Imagine not knowing what you are building? That’s a tall order for most teams. And even when we do know what we are building and how to build it, there will always be surprises and challenges along the way.

“The underlying axiom is that curveballs don’t just happen on stage at improv classes; they also happen in the ever-changing business world.”

Vivian Giang Fast Company Article Why Top Companies And MBA Programs Are Teaching Improv

At work, you have a plan and probably a great one. However, even the best plans have a degree of uncertainty and no plan will go exactly as outlined. How do you prepare to improvise in business? Become more comfortable with not having “all the answers” and ready to go “off-script.”

Intolerance to uncertainty results in procrastination and avoidance, refusing to delegate tasks to others, and even micro-management. In a recent study, participants who did improv showed not only an increase in uncertainty tolerance but also “the most significant boost to divergent thinking, which Felsman attributes to the collaborative co-creation[1] When people practice improv, they’re not only getting comfortable with being uncomfortable but finding creative ways to do tasks they normally are uncomfortable with or wouldn’t seek to do collaboratively.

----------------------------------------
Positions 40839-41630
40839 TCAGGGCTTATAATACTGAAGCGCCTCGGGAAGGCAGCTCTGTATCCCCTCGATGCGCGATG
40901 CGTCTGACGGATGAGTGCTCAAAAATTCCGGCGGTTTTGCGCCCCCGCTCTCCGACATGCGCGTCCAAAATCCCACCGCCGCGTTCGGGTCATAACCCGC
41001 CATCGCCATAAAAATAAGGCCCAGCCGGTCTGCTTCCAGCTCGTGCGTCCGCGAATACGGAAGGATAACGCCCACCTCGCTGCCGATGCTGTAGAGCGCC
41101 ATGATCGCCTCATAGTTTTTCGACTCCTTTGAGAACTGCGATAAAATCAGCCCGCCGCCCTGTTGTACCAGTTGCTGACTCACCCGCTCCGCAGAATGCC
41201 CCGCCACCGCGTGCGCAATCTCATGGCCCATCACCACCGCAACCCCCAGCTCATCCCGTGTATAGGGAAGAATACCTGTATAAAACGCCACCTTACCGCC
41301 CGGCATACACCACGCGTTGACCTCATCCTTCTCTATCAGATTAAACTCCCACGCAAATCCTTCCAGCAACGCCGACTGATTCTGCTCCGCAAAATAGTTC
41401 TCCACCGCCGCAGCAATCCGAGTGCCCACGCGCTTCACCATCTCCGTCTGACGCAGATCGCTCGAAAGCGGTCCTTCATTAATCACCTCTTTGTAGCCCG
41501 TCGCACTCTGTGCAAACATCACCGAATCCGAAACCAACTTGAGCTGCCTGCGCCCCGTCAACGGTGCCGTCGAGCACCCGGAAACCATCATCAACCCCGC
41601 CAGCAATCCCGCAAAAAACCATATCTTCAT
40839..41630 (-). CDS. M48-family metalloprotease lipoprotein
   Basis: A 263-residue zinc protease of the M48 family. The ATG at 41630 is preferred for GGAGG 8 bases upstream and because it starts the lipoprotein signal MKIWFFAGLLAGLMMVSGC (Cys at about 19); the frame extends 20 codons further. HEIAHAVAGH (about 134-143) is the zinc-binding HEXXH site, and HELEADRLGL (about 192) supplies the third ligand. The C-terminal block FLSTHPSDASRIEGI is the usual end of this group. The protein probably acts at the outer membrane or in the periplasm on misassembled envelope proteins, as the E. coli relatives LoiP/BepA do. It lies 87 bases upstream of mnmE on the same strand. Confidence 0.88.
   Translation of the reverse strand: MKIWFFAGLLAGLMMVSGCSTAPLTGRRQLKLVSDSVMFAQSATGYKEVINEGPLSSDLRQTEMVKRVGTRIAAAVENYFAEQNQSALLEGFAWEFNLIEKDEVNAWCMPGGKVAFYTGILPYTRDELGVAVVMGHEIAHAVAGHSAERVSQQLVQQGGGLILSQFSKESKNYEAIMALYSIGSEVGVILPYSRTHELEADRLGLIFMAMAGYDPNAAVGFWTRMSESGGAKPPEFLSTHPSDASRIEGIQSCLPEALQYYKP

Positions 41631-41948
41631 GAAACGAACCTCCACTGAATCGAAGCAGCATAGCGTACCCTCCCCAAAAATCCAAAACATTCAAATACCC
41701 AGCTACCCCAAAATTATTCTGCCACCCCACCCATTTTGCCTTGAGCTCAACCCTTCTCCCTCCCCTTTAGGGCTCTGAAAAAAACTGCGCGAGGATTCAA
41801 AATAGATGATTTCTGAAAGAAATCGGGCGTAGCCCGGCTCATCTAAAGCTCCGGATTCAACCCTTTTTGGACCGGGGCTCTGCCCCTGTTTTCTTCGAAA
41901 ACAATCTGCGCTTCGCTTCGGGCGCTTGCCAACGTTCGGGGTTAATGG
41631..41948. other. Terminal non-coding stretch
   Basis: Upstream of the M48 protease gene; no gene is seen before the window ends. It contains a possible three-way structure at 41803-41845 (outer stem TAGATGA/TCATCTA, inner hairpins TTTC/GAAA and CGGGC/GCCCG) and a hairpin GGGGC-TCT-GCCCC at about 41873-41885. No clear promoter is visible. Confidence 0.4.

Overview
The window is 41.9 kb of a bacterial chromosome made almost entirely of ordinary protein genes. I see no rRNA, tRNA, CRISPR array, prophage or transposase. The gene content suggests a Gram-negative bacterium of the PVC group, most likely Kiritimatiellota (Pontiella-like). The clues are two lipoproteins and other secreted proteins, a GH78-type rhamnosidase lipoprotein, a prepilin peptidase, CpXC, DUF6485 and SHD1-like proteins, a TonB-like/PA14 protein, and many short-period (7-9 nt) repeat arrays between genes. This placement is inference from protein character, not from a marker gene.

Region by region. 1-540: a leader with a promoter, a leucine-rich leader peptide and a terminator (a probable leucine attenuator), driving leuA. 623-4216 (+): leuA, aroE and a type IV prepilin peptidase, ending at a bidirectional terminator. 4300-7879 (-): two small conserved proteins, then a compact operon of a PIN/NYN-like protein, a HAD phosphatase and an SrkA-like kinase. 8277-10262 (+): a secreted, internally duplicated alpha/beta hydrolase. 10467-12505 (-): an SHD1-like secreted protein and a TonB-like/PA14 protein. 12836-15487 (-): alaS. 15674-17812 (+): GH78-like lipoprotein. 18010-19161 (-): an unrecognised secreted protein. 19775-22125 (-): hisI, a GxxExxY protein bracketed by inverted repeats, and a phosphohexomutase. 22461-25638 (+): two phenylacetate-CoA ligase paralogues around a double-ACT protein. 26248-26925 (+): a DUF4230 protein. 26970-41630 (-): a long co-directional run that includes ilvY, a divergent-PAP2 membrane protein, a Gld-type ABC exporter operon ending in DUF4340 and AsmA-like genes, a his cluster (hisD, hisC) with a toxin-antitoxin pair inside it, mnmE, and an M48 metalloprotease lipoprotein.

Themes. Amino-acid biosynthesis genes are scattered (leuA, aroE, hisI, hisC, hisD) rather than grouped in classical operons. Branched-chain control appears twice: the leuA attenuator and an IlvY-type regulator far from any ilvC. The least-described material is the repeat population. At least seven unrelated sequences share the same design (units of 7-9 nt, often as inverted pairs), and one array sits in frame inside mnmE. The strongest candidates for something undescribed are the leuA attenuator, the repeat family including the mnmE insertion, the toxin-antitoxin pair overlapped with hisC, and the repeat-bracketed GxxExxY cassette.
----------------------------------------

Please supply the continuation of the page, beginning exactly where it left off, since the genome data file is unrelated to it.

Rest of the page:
“My company is a software company so we’ve got a number of naturally introverted people and so using improv for team building was perfect for us… It helped break down some of our barriers in communicating…It was just a different way of engaging.”

Doug Burke, President and Co-Founder Cognitive Medical Systems

Take a look at the behaviors above and assess if you’re participating in them, and what you could do differently. If there’s a change that needs to be made, perhaps taking some time to research alternative options to the current model is in order, like having an Improv for Business workshop.

4 – Embrace Mistakes

In improv, we embrace mistakes as a way to encourage growth. When we are pushing ourselves to do better and take risks, we are bound to make mistakes. When we celebrate and learn from them that helps us build rather than discourage. On stage, mistakes become gifts at that moment and we embrace them as part of what we are creating. Often, these “mistakes” are the most delightful creative moments.